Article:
(Gate of Bringing Up) on the east, the Sung Thanh Gate (Gate of Peace Honoring) on the west, the Hien Huu Gate (Gate of Recognizable Assistance) (left) and Doc Huu Gate (Gate of Genuine Assistance) (right) at the back. In the yard of The Mieu stand the Nine Dynasty Urns. Behind them is a wall with the Hien Lam Pavilion (Pavilion of Glorious Coming) in the middle. Left of this pavilion is the Tuan Liet Gate (Gate of Grandness) topped by a belfry and right of it is the Sung Cong Gate (Gate of Honorable Achievements) with a drum-tower atop (The temple is architecturally similar to Thai Temple). Outside of the Hien Lam Pavilion are the Left and Right Houses, dedicated to meritorious mandarins who had devoted themselves to Nguyen Anh (later known as Emperor Gia Long) and his successors. The Left House honors the four royal family members Ton That Man, Ton That Dien, Ton That Huy and Ton That Hoi. The Right House is dedicated to Vo Van Tanh, Ngo Tung Chau, Chau Van Tien, Vo Di Nguy, Nguyen Van Truong, Pham Van Nhon, Nguyen Huynh Duc, Tong Phuc Dam, Nguyen Van Man, Do Van Huu, Nguyen Van Nhon, Mai Duc Nghi and Truong Dang Que, accepted by Emperor Minh Mang in 1827.
On January 25th, 1959, at the request of the royal family and the people, a ceremony was held to admit to The Mieu mortuary tablets of Ham Nghi, Thanh Thai and Duy Tan, three anti - French Emperors. So today there are three additional reddish-lacquered altars for them in The Mieu.
Many personal paraphernalia of great value which belonged to the Nguyen Emperors are kept in The Mieu. On each altar were once dozens of gold ingots. Fortunately, The Mieu has suffered the least damage through the numerous wars and today visitors can see it as it was originally built.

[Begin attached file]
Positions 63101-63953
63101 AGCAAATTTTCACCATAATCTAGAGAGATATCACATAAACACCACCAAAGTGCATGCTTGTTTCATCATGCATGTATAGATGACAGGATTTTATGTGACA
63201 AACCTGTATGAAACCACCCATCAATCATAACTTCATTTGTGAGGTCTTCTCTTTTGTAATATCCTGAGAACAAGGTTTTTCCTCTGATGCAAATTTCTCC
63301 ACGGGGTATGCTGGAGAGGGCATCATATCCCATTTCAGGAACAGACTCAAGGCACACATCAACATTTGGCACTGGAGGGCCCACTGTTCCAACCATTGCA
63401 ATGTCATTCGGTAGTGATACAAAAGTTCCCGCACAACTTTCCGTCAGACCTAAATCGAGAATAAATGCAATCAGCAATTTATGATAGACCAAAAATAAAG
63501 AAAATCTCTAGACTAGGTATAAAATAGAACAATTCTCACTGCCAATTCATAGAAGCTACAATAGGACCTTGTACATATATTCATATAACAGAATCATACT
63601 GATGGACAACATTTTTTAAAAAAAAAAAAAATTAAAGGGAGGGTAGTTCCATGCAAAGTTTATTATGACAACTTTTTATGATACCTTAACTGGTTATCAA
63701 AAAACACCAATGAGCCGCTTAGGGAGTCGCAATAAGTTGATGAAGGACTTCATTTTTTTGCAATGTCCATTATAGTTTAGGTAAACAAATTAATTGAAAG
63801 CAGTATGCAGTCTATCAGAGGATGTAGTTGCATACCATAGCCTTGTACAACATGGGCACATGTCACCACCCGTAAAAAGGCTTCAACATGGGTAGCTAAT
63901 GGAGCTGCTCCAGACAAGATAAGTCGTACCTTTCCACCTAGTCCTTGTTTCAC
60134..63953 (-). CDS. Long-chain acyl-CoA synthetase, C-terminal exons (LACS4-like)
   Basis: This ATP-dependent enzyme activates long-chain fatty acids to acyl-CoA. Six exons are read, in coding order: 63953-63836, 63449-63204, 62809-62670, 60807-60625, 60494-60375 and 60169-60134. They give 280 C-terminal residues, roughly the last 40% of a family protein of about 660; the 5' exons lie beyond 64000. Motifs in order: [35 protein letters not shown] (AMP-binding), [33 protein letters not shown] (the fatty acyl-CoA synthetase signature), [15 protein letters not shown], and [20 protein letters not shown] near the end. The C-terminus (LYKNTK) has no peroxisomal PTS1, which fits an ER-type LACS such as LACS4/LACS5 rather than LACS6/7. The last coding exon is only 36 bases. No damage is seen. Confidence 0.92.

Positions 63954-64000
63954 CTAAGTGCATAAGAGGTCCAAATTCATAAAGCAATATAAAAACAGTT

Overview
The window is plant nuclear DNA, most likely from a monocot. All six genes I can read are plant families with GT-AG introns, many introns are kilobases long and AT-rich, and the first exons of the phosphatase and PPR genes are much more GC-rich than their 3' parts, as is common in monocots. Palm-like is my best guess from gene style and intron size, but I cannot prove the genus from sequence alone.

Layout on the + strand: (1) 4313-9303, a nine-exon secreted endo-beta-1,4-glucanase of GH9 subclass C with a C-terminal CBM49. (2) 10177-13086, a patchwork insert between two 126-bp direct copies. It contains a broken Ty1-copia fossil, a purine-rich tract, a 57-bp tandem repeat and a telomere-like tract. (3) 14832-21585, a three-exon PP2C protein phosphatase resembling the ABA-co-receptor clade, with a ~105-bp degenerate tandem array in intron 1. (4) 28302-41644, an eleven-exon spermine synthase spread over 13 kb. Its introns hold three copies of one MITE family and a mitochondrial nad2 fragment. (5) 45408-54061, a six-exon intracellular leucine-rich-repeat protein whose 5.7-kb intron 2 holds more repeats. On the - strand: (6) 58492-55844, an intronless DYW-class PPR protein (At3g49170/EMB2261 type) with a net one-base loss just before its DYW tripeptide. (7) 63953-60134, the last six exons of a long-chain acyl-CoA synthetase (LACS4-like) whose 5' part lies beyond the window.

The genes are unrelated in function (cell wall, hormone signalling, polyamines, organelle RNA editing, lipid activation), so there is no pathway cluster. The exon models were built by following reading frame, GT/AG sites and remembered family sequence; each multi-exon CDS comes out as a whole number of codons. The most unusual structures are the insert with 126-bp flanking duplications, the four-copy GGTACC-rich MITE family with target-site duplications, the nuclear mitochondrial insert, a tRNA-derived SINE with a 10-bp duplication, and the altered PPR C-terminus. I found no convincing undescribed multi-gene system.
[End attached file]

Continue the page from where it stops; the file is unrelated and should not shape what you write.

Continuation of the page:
Hien Lam Pavilion

Location: Hien Lam Pavilion (Pavilion of the Glorious Coming) is situated in the center of the Dynastic Temple’s courtyard, southwest of the Hue Citadel.
Characteristics:  Built in 1824 by Emperor Minh Mang, at the same time as the Dynastic Temple, Hien Lam Pavilion consists of three stories.

   
         

The pavilion stands on a 21m by 13m square-shaped foundation. The area amounted to 300m² including the roof overhang. In front, on the stairs (9 steps each) joining the court, each flight is divided by two slithering dragon designs into three passages, the middle one being exclusively reserved for the Emperor. The ground floor is paved with Bat Trang bricks. It has three compartments and two bays surrounded with plastered brick walls. These are ventilated by windows similar in shape and decorated with enameled open-work bricks. The three compartments are left open and garnished with ornamental wooden banisters. Systems of rafters and panels are exquisitely engraved with floral designs.
Hien Lam Pavilion can be considered as a memorial to those who had devoted their lives to the establishment of the Nguyen Dynasty. The Emperors Nguyen  are honored in the Dynastic Temple while meritorious mandarins are honored in the Left and Right Houses on either side of the Hien Lam Pavilion. Because of the holiness of the Pavilion, the Emperors Nguyen had decreed that no other construction built in the Citadel should be higher.

         
   

The Nine Dynastic Urns

Location: Nine Dynastic Urns are located in the shade of the Hien Lam Pavilion, in front of the The Mieu Temple.
Characteristics: The nine Dynastic Urns are the greatest bronze ones in Vietnam They were cast by Emperor Minh Mang in 1836 to symbolize the sovereignty of the dynasty.

   
         

Each of them is named after the posthumous title of the emperors worshipped in the The Mieu Temple. For example, Cao Urn is named after Emperor The To Cao (Gia Long), Nhan Urn after Emperor Thanh To Nhan (Minh Mang), Chuong, Anh, Nghi, Tuyen and Thuan Urns after Emperors Thieu Tri, Tu Duc, Kien Phuoc, Dong Khanh and Khai Dinh respectively. (Until 1958 only seven altars were established in The Mieu Temple corresponding to seven urns. Du and Huyen Urns did not exist yet).
 After their casting, the Nine Dynastic Urns were placed in accordance with the disposition of the altars in the Temple. Cao Urn stands in the center, alone in the first row. The others line behind and are placed symmetrically on both sides. On each urn are 17 traditional Vietnamese patterns like stars, rivers, mountains, seas and oceans, vehicles, valuable forestry and sea products, etc. The 153 patterns on the 9 urns constitute a real encyclopedia on the country. This precious cultural heritage is incredibly well-preserved in spite of the harsh weather and the numerous wars.